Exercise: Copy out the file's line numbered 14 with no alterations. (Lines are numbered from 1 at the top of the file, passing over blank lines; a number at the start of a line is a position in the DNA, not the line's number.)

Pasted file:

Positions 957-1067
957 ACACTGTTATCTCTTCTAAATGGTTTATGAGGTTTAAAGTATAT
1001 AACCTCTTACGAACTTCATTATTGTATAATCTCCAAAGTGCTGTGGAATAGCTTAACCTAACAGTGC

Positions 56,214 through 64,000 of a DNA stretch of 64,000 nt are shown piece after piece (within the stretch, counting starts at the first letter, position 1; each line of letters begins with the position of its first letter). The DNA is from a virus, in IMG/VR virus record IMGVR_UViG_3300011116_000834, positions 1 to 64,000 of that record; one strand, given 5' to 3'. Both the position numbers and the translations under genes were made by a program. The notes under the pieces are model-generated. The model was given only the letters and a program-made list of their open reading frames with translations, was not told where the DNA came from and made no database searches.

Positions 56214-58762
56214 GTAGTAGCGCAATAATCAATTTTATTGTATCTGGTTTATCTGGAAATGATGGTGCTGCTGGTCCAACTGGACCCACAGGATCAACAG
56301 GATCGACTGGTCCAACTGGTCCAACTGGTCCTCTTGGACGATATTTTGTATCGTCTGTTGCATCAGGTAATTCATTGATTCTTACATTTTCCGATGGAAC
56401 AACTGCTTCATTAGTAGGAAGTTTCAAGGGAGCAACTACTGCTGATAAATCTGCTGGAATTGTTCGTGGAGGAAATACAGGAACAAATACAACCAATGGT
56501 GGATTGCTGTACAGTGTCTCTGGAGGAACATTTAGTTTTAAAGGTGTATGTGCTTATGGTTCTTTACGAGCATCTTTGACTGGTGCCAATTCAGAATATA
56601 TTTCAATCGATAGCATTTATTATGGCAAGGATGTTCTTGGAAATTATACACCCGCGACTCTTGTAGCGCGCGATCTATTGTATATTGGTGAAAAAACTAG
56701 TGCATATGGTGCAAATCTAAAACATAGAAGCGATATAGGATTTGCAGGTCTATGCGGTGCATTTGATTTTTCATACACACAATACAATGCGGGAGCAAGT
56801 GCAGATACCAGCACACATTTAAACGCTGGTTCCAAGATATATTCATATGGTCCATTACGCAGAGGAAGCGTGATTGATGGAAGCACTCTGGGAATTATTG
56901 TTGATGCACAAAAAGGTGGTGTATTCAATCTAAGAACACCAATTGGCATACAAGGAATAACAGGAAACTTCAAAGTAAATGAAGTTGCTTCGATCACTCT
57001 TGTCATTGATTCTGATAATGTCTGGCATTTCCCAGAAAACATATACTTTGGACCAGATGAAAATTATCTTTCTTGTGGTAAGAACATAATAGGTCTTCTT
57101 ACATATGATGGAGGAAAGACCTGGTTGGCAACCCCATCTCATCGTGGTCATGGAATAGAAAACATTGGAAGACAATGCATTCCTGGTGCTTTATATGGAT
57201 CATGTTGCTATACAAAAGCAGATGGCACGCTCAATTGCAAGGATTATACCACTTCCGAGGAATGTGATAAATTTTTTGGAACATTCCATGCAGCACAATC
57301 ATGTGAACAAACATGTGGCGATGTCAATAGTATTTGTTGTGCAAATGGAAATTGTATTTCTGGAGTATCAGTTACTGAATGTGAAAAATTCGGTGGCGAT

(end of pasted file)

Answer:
57001 TGTCATTGATTCTGATAATGTCTGGCATTTCCCAGAAAACATATACTTTGGACCAGATGAAAATTATCTTTCTTGTGGTAAGAACATAATAGGTCTTCTT